Cameo: John Shields

We talk with the Gertrude's owner and cookbook author.

By Jane Marion - July 2015

Cameo: John Shields

We talk with the Gertrude's owner and cookbook author.

By Jane Marion - July 2015

-Photography by Christopher Myers

Gertrude's owner John Shields has spent a lifetime devoting his career to crabs and all incarnations of Maryland seafood. “I was born in Baltimore at 25th and Greenmount,” he says, “and I started cooking with my grandmother Gertie at St. Ann’s church in the basement. We’d go to all the municipal markets and there was fresh fish everywhere.” And summers were spent on Eastern Shore workboats and crab boats, where Shields' great uncle ran the Tilghman Island seafood-packing plant.

Shields writes about those experiences and more in the 25th anniversary edition of his cookbook, Chesapeake Bay Cooking, due out this fall. We talked to the chef about his transition from the Bay Area to Chesapeake Bay, what to expect in his cookbook, and his time spent picking crabs on Tilghman Island.

You had a French restaurant in Berkeley, CA in the early ’80s called A La Carte. How did you go from French fare to Chesapeake cuisine?
I was rolling out pastry one day, and suddenly it came to me: “Do what you love, do what you miss,”—and that was Chesapeake Bay cuisine. For my first shipment, I went to the San Francisco airport in my Toyota Corolla, and there was a palette of these big airfreight containers packed with crabmeat, oysters, and rockfish. I had to unpack the containers and just stuff everything in the car because I didn’t have a truck. I literally had oysters on the floor of my car up to the window on the passenger side. After that, no one would ever ride in my car again.

The 25th anniversary edition of Chesapeake Bay Cooking is due out this fall. What was the book’s genesis?
The publisher of a boutique cookbook company came in to my restaurant, Gertie’s Chesapeake Bay Café, all the time. He’d ask me, “Have you ever though about doing a book on the Chesapeake cooking? There’s no definitive book.” I was like, “I’m running a restaurant.” For months, he’d come in asking. Finally, I took a sabbatical, drove my VW Beetle across the country, and went around the Chesapeake to write the book.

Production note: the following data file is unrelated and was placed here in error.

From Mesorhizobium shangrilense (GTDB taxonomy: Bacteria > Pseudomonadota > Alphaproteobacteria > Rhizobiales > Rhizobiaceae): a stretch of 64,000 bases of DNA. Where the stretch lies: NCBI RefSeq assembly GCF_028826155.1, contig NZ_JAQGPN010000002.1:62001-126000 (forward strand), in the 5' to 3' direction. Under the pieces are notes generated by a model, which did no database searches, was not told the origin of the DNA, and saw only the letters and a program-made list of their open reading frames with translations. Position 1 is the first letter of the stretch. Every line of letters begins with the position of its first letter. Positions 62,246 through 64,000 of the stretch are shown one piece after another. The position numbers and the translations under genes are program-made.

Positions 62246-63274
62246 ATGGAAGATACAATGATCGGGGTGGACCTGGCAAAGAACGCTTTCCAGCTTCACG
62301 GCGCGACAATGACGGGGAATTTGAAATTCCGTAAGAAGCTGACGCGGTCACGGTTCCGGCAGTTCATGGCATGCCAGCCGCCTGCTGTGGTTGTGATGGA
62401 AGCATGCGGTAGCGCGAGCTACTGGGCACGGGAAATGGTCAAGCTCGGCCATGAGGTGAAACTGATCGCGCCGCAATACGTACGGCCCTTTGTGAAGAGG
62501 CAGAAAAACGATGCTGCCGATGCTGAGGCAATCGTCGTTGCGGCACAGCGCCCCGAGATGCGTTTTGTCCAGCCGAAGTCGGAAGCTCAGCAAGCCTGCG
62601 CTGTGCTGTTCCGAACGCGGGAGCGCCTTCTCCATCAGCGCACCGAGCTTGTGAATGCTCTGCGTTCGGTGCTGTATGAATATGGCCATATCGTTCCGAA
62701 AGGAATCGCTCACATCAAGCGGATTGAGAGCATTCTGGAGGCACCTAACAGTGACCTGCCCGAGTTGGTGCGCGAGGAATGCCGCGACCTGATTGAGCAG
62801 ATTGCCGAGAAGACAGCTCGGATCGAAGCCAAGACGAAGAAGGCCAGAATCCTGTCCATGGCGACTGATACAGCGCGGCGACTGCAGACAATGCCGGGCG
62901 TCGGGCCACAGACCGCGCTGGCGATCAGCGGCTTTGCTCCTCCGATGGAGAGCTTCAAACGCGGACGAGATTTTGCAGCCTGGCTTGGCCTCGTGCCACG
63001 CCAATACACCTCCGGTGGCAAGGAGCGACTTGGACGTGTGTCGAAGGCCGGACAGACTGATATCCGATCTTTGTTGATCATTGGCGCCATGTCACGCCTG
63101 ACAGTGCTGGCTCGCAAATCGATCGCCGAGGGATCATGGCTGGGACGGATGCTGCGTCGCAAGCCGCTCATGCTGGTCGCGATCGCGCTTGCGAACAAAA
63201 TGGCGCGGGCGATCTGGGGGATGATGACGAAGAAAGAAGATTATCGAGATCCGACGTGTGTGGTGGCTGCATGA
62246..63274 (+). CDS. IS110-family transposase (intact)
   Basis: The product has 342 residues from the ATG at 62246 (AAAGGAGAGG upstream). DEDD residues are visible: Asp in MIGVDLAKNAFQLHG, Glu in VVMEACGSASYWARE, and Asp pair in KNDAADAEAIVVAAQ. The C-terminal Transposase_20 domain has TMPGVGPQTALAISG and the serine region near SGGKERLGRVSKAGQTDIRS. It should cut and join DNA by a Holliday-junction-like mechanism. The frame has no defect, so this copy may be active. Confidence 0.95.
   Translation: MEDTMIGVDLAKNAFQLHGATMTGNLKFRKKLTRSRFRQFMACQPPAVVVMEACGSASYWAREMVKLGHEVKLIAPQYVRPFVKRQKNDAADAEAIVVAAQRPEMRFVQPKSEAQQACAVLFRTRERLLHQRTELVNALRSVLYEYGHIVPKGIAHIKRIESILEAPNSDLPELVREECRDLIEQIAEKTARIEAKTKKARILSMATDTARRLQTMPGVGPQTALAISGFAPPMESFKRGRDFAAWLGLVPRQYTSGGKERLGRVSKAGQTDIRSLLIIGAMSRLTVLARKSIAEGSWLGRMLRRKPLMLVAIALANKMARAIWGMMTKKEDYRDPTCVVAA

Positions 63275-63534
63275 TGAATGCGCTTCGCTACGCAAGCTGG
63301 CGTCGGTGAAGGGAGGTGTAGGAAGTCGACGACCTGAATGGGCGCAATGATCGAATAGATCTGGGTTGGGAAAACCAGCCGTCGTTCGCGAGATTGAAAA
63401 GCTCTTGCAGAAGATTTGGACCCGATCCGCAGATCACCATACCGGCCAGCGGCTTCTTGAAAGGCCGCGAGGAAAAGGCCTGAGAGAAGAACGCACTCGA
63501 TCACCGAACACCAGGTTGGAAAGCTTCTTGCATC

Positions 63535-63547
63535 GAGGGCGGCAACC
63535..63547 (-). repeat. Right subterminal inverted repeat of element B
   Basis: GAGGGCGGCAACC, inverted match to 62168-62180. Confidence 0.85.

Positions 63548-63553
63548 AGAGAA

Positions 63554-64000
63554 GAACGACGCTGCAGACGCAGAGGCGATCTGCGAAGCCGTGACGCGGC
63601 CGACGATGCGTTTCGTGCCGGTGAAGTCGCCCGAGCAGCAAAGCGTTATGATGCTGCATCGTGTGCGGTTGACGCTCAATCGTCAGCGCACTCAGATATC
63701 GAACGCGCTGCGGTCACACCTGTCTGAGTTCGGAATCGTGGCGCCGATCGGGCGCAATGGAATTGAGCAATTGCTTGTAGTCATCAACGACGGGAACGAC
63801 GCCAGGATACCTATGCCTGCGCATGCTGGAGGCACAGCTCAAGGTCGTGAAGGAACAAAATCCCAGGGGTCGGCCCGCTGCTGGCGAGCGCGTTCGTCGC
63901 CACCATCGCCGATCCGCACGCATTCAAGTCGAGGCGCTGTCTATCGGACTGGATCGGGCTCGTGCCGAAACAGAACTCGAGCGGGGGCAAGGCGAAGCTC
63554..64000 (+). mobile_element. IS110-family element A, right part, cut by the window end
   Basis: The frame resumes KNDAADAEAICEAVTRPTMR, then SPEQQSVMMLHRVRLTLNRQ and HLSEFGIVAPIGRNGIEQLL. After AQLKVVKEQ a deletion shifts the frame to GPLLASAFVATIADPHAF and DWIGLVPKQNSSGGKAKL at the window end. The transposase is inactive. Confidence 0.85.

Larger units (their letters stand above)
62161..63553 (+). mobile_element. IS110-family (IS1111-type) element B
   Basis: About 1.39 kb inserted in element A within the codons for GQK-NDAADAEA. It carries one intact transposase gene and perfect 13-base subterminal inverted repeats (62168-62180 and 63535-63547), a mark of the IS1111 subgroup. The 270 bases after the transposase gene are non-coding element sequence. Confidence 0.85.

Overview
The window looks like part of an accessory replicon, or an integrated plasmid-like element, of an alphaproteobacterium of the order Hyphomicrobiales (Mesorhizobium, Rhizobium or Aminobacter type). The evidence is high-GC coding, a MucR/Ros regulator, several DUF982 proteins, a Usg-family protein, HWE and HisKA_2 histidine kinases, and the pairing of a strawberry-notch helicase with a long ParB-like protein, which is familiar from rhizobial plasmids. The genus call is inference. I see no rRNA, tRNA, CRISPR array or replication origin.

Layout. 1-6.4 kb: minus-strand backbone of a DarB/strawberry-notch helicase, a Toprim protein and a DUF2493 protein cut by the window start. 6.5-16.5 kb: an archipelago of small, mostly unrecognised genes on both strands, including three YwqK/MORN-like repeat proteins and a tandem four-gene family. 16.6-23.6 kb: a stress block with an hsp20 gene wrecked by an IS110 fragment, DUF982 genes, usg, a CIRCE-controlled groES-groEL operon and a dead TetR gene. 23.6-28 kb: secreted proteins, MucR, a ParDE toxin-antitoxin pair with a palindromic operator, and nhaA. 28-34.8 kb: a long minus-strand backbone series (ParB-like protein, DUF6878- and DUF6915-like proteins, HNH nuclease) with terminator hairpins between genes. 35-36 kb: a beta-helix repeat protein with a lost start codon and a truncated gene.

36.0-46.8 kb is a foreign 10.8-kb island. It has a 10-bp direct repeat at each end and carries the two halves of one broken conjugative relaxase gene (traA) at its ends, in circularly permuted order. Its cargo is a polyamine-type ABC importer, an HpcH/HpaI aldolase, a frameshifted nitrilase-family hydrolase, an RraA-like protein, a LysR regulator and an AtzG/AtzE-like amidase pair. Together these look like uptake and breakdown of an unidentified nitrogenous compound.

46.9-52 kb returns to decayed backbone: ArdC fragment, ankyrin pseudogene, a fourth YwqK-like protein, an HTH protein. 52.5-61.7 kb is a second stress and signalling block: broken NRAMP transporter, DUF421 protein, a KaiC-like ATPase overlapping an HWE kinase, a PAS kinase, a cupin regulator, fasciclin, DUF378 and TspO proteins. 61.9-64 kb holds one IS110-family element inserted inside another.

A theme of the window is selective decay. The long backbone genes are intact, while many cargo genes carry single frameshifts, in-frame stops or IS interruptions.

What’s your favorite anecdote from researching your book?
On Tilghman Island, I was in this room with women who had just finished picking crab. One picker said to me, “Exactly what are you doing here?” And I said, “I’m writing a book on the cuisine of the Chesapeake.” She said, “We don't have a cuisine here—it’s just the way we cook.” That's what it’s all about—taking the best that the bay has to offer, and treating it simply.

When Capt. John Smith first sailed on the Chesapeake, he had diaries and he wrote that “the fish in the bay were so thick, we attempted to catch them with frying pans.” That’s what Chesapeake Bay cooking is—taking it fresh from the water right into the frying pan and onto your plate.

So you’re a crab-cracking expert, then?
Of course. When you’re born here, you’re genetically predisposed to being able to crack a crab.

If you could share one thing about Maryland seafood with someone visiting the state for the first time, what would you want them to know?
There’s way more to Maryland seafood than crabs. Most people think that crabs are the only thing in the bay, but we also have oysters, rockfish, shad, shad roe, clams, perch and more.





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